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The Structural Segmentation of the Sentence in English and Ukrainian



The structural segmentation of sentences in English and Ukrainian may be performed on the basis of some common principles. These are employed when segmenting sentences into their component parts at the surface level structure, as well as when contrasting the meaning of the component parts at the deep level sentence structure.

The most common and traditional segmentation of unextended and extended two-member sentences in all languages is that into the parts of the sentence. Common in the contrasted languages is also the segmentation of extended sentences into parts of the sentence and into syntactic units. The latter mostly perform the functions of extended or expanded parts of the sentence.

A deep level sentence structure segmentation may aim at identifying the meaning expressed in the contrasted languages by the same parts of the sentence and in structurally identical sentence patterns. Thus, depending on the lexico-grammatical semantics of the component nominals and verbs, the former, when endowed with some functional meanings, may denote 1) the subject of an action and the predicate of an action: the student reads/студент читає; 2) the subject of motion and the predicate of motion: the child walks/дитина ходить; 3) the subject of state and the predicate of state: the child sleeps/дитина спить.

Common with the same sentence structures in English and Ukrainian may also be the semantic homonymy of sentences. Thus, the N — V — Adv/S — P — D model sentence may sometimes express, depending on the lexico-grammatical characteristics of the verb, the active and the passive voice meaning. Cf. this girl sells well (active voice) — this book sells well (passive voice). Similarly in Ukrainian: Ця дівчина давно прибирається (active voice). Ця вулиця давно прибирається (passive voice). Петренко будується (active voice). Місток будується (passive voice).


TYPOLOGY OF THE MAIN PARTS OF THE SENTENCE

Ail parts of the sentence in the contrasted languages have both an isomorphic functional meaning and lexico-grammatical nature. Common/ isomorphic is also the traditional subdivision of them into a) the main and into b) secondary parts of the sentence. The main parts are the subject (підмет) and the predicate (присудок). The secondary parts are the object, the attribute and different adverbial modifiers (додаток, означення, обставинні члени речення).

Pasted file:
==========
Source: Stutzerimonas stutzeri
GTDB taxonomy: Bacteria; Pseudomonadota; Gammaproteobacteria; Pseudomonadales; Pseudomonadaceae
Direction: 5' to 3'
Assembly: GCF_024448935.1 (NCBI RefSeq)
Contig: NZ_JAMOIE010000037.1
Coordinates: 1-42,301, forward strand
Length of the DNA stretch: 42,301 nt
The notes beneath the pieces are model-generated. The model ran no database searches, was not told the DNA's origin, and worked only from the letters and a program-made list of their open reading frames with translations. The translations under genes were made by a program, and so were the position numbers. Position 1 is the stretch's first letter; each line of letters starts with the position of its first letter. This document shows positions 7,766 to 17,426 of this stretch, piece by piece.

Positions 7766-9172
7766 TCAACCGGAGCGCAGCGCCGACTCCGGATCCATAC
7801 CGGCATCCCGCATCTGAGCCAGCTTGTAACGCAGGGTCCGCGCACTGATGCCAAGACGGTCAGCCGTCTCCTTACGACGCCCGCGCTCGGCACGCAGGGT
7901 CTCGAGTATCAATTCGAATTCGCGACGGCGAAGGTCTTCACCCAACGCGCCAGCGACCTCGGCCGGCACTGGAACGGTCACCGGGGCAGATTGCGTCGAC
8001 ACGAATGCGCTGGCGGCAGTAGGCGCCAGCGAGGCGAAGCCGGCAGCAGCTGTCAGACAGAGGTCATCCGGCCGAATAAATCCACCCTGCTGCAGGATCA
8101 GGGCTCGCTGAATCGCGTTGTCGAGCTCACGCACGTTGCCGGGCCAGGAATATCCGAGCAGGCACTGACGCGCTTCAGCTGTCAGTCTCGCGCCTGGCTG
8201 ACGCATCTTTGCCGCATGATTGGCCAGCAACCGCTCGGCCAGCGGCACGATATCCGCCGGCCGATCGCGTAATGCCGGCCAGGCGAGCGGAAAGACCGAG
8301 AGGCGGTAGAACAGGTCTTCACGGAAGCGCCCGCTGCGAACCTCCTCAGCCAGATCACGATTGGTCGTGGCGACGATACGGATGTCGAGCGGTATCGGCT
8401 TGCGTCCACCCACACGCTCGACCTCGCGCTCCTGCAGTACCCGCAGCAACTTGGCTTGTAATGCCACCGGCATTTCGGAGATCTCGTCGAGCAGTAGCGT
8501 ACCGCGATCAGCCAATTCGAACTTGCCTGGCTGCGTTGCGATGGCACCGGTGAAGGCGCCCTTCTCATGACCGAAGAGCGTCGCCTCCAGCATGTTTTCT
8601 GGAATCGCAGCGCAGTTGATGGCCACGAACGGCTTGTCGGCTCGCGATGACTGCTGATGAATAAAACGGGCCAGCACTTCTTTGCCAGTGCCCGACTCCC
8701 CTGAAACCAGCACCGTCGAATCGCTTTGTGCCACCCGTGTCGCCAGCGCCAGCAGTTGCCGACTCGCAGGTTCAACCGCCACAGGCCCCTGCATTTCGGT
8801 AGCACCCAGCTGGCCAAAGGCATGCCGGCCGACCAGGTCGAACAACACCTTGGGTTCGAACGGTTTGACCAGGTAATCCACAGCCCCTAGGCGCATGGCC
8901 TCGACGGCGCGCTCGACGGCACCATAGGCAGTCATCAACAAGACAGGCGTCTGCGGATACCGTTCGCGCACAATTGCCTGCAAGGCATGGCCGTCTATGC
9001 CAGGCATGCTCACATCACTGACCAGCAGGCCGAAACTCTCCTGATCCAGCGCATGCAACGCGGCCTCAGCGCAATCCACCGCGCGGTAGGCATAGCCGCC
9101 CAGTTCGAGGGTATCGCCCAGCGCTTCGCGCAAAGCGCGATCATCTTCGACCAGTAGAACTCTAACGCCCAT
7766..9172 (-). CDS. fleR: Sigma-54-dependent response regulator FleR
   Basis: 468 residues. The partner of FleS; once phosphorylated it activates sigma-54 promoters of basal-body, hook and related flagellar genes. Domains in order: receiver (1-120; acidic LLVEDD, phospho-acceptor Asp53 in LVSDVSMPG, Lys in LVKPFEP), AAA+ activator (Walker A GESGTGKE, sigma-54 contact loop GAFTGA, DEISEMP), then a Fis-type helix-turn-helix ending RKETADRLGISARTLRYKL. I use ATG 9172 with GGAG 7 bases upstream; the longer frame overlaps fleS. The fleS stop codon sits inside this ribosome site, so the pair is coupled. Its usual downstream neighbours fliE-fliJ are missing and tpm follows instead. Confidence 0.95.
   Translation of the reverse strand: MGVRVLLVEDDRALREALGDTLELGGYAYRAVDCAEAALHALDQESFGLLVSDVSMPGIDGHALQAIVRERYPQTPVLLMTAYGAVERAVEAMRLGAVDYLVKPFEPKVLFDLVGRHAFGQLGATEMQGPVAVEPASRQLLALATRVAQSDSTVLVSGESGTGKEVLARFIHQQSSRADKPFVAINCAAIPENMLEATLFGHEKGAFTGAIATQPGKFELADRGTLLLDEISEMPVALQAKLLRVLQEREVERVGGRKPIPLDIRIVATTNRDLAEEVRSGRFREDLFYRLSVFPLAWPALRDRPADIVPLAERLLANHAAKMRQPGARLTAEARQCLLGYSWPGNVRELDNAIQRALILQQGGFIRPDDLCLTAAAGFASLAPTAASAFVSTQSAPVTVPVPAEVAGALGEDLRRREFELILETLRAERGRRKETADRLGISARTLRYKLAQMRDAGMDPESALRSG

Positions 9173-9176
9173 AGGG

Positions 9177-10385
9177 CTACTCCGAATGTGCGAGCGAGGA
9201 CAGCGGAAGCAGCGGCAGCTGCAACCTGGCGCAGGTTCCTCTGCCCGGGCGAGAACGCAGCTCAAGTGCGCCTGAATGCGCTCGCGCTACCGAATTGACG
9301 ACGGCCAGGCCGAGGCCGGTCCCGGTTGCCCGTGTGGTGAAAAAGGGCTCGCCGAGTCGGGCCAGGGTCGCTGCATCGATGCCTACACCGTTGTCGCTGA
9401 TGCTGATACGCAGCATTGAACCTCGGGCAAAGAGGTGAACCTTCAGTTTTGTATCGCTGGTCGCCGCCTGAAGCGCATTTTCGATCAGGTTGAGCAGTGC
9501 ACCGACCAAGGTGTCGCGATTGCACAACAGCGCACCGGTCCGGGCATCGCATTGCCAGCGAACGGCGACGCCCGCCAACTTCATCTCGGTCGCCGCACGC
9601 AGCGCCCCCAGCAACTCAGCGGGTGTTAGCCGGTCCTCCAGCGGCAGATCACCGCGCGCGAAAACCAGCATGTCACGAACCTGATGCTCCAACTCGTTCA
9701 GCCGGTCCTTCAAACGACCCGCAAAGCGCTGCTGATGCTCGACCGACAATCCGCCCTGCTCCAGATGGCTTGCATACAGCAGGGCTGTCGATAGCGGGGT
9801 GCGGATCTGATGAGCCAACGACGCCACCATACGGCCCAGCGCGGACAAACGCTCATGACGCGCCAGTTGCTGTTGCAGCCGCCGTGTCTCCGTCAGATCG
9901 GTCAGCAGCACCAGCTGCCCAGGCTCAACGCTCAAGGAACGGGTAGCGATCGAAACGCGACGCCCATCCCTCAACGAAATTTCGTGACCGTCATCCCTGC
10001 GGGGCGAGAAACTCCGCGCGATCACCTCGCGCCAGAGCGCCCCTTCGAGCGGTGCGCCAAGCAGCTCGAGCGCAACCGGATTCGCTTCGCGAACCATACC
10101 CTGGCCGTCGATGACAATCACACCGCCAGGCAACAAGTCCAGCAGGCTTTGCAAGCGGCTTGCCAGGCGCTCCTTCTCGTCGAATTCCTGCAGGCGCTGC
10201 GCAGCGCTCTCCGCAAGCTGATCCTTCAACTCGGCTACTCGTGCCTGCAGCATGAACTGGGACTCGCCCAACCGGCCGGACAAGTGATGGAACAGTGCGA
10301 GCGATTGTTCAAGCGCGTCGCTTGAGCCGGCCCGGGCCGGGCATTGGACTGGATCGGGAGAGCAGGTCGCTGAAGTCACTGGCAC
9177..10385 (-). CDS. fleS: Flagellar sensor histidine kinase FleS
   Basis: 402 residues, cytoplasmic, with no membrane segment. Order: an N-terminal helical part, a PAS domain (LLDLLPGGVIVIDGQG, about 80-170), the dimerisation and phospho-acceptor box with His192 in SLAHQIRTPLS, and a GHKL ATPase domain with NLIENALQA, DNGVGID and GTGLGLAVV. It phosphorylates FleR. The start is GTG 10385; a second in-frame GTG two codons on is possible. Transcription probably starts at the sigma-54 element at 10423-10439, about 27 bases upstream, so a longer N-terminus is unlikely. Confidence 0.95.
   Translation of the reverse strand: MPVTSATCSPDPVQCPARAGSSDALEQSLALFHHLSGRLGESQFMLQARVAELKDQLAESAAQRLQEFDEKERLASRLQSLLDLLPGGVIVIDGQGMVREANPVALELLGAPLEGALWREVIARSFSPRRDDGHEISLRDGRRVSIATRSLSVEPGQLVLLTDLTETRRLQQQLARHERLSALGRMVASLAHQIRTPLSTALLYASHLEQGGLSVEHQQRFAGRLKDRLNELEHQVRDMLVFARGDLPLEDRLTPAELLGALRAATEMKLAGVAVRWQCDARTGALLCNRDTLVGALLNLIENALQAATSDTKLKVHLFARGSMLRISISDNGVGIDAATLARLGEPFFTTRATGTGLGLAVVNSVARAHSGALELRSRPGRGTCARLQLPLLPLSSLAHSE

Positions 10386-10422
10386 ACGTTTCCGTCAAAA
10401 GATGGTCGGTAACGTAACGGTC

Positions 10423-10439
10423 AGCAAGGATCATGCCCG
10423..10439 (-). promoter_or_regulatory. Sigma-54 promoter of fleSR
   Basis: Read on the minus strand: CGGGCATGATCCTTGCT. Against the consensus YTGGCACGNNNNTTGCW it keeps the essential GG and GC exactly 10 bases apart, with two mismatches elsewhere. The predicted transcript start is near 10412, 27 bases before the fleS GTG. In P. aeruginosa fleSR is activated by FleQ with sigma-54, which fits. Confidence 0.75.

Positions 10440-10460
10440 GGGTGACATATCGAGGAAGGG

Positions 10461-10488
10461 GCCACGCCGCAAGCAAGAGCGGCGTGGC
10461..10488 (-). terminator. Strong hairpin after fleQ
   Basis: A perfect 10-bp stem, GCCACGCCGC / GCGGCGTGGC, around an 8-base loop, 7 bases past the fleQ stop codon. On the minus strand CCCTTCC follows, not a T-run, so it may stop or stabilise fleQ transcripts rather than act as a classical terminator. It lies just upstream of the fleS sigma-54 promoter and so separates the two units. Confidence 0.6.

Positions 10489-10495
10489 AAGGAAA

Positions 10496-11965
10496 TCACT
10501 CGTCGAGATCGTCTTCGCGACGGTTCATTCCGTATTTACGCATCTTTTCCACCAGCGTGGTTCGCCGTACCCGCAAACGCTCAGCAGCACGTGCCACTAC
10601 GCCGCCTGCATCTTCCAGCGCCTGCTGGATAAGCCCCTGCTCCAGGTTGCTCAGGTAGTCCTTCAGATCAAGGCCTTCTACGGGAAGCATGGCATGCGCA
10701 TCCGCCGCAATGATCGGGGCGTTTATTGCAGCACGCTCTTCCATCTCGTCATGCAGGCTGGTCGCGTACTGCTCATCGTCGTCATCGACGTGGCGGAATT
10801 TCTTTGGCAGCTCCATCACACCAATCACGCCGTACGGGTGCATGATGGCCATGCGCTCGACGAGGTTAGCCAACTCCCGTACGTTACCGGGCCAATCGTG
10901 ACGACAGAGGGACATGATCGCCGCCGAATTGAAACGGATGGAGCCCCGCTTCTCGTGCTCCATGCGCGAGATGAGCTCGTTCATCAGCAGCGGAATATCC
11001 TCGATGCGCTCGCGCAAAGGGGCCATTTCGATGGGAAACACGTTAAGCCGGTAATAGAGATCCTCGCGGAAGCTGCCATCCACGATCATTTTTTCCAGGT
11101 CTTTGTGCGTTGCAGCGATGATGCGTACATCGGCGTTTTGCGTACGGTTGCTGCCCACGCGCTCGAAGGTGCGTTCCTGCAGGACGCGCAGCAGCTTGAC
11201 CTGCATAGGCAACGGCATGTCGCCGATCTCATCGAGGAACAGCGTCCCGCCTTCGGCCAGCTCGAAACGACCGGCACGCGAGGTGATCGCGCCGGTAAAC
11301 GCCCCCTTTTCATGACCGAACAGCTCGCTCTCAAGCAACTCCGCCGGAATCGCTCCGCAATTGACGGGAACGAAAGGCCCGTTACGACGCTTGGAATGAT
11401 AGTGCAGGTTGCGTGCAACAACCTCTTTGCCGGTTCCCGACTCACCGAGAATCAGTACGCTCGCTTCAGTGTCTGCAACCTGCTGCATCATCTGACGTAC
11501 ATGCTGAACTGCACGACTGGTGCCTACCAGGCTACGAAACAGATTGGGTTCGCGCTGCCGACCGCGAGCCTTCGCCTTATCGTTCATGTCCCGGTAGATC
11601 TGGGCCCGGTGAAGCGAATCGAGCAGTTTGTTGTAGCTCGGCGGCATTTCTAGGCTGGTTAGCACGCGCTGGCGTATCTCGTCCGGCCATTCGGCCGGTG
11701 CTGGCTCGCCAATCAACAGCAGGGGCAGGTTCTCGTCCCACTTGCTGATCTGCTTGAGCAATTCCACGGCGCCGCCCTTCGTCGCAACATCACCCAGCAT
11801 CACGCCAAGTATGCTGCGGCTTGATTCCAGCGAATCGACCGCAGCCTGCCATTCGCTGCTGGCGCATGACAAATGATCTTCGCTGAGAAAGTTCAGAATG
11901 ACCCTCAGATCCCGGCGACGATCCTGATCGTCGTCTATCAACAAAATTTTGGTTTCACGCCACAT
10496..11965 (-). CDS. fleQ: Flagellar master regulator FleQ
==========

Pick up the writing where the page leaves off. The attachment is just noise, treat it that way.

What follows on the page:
The subject and the predicate in the contrasted languages are considered to be interdependent parts of the sentence. They are bearers of predication forming the sentence. Cf. They laughed. (Hemingway) Вони засміялися. Other parts of the sentence are usually dependent on the subject, on the predicate or on one another. As in the following sentence. Everyone knows his own business best. (Pritchett) The constituent word-group of this sentence in English and in its Ukrainian variant in syntactic presentation (patterning) are as follows: 1) the primary predication (S-P) word-group Everyone knows Кожен знає; 2) the predicate-object word-group knows < his own business знає свою власну справу; 3) the attributive word-group his own business свою власну справу and 4) the predicate-adverbial modifier word-group known best знає найкраще. Therefore, the highest degree of combinability in this sen-tense has the simple verbal predicate with its postpositive complements.

The structure of the parts of the sentence in the contrasted languages is characterised by isomorphic features in the main. There are distinguished the following structurally common types of them in English and Ukrainian: 1) simple, i. e. expressed by a single word-form (synthetic or analytical); 2) extended or expanded, i. e. expressed by a subordinate or by a co-ordinate word-group; 3) complex (when expressed by a secondary predication construction/word-group). Some parts of the sentence in English and Ukrainian may be expressed by a regular clause. For example: What you told me is a lie. (Twain) This subject can be substituted for a single word performing the same function: That/ it is a lie. Similarly in Ukrainian: Те, що ти казав мені, брехня; Те (це) є брехня.






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